All-Time NFL Bankruptcy Offensive Team
Bankruptcy is not just for the poor and down-trodden. Sometimes the rich find themselves upside-down, even with millions of dollars in the bank. Actors, politicians, and famous athletes have all filed for personal bankruptcy protection. As an example of how common bankruptcy is, even among the wealthy and famous, today’s article looks at eleven of the National Football League’s most famous offensive players who have filed bankruptcy.
Johnny Unitas. Hall of Fame quarterback Unitas played from 1956 to 1973 for the Baltimore Colts and San Diego Chargers. He is considered by many to be the greatest quarterback in NFL history, and guided his team to one Super Bowl victory (1970) and two NFL World Championships (1958, 1959). Unitas filed Chapter 11 in 1991 when he and his investment partners owed more than $4 million in personally guaranteed loans for the purchase of a circuit board manufacturing company.
Michael Vick. Vick currently plays for the Philadelphia Eagles and has been selected four times to the Pro Bowl. He is the NFL’s all time leader in rushing yards for a quarterback. In 2008 Vick sought bankruptcy protection under Chapter 7 for “$10 to $50 million” in debts, largely connected to fallout from criminal dog fighting charges.
Mark Brunell. Brunell played 19 years in the NFL and was a three time Pro Bowl selection. Brunell filed Chapter 11 bankruptcy in 2010 after a number of failed real estate ventures and other bad business investments left him owing almost $25 million.
Jamal Lewis. Lewis ran for over 10,000 yards during his nine year career with the Baltimore Ravens and Cleveland Browns. He was named NFL Offensive Player of the Year in 2003. Lewis filed Chapter 11 in 2012, listing Bank of America, Mercedes Benz, and Chrysler among his $10 million in debts.
Billy Sims. Sims played five seasons in the NFL, was named Rookie of the Year, and was a three time Pro Bowler. Failed businesses and risky investments forced him to file Chapter 7 in 1990 with a total debt of $2.263 million.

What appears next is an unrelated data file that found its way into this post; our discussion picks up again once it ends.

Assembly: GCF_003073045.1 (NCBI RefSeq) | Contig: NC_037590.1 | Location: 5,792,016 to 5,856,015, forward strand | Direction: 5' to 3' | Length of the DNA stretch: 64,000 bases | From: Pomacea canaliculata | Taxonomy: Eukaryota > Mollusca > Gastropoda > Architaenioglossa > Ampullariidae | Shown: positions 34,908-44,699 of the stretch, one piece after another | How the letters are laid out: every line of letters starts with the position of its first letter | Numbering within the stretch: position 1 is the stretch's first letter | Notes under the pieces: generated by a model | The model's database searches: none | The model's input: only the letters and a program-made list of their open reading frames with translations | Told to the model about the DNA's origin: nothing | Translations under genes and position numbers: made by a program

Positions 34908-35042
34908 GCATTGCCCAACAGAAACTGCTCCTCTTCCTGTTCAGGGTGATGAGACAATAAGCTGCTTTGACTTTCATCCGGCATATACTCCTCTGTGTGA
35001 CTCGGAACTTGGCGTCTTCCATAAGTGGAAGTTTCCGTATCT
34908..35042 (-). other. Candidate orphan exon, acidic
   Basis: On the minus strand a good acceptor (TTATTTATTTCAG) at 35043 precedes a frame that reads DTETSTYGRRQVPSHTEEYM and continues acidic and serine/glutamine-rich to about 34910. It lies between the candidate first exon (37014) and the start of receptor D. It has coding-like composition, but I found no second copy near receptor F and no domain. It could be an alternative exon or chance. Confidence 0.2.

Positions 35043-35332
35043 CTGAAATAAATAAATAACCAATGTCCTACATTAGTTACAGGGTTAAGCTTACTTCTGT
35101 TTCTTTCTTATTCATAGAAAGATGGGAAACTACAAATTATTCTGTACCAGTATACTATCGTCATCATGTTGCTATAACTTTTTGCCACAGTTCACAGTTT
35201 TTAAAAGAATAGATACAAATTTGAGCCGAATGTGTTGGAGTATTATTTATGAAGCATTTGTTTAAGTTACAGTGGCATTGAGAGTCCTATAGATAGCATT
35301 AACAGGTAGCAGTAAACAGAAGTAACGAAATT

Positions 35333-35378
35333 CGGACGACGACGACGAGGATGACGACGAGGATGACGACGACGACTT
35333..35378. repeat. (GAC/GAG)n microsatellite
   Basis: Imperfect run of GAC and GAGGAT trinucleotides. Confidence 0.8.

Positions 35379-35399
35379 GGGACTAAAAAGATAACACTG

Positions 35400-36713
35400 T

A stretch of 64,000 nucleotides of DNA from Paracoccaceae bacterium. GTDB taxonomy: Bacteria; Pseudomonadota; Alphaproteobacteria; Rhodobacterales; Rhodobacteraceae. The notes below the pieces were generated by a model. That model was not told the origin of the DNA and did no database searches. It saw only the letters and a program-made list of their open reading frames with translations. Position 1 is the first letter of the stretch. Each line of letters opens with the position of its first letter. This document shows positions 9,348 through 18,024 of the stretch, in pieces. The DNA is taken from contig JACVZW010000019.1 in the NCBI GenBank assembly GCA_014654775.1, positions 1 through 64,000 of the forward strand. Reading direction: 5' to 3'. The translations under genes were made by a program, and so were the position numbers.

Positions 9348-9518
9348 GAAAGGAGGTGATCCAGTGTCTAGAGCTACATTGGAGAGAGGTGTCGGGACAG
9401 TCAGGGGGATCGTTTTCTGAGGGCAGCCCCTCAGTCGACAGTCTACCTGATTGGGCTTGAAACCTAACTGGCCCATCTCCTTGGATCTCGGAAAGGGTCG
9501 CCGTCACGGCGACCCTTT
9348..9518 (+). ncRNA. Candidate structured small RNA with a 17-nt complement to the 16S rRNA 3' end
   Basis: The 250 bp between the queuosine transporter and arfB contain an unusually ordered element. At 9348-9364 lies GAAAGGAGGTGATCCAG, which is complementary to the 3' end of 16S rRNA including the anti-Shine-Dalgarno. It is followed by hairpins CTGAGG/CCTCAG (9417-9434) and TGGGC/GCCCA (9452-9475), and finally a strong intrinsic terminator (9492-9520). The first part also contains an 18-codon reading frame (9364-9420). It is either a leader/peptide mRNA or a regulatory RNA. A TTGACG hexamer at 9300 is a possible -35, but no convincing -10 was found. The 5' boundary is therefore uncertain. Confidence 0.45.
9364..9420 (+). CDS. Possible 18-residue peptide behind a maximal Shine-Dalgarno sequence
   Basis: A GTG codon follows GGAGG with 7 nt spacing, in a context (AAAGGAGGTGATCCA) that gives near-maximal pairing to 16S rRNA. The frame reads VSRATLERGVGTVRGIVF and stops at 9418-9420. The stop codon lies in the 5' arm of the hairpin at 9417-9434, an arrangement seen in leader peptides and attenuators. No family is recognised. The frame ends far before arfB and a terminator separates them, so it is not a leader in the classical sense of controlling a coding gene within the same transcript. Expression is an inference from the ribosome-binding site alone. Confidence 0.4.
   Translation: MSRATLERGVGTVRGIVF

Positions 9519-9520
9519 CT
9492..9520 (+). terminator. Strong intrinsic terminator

Lawrence McCutheon. McCutcheon played 10 years for four different NFL teams. He was a four time Pro Bowl selection as a member of the Los Angeles Rams. He filed Chapter 7 in 1988 after suffering losses in tax-shelter investments in the manufacture of rare stamps.
Rocky Bleier. Bleier, who received a Purple Heart and Bronze Star for his service during the Vietnam War, played 11 years for the Pittsburgh Steelers, including four Super Bowl championship teams. He filed Chapter 7 bankruptcy in 1996 due to owed income taxes and a divorce settlement he could not afford.
John Niland. Niland played 10 years in the NFL with the Dallas Cowboys and Philadelphia Eagles. He was selected to six Pro Bowls. Niland filed Chapter 13 bankruptcy in 1984, and was later was sentenced to two years in prison for making false statements on a loan.
Dermontti Dawson. Dawson was a seven time Pro Bowl center during his 13 seasons with the Pittsburgh Steelers. He was elected to the Pro Football Hall of Fame in 2012. Dawson filed Chapter 7 bankruptcy in 2010 and listed over $69 million in debts, mostly failed real estate loans that were personally guaranteed.
Andre Rison. “Bad Moon” Rison played 12 years in the NFL and was a five-time Pro Bowler. He was a member of the Green Bay Packers’ 1996 Super Bowl-winning team. Rison filed Chapter 11 in 2007, owing over $105,000 in child support and $46,000 in legal fees. In 2011 he was indicted by a federal grand jury for failing to pay child support.
Rick Upchurch. Upchurch was one of the greatest kick returners in NFL history, and was selected to both the NFL All-Decade Team for the 1970’s and 1980’s. Upchurch was forced to file Chapter 7 bankruptcy in 1982 when his Denver business failed during a player’s strike.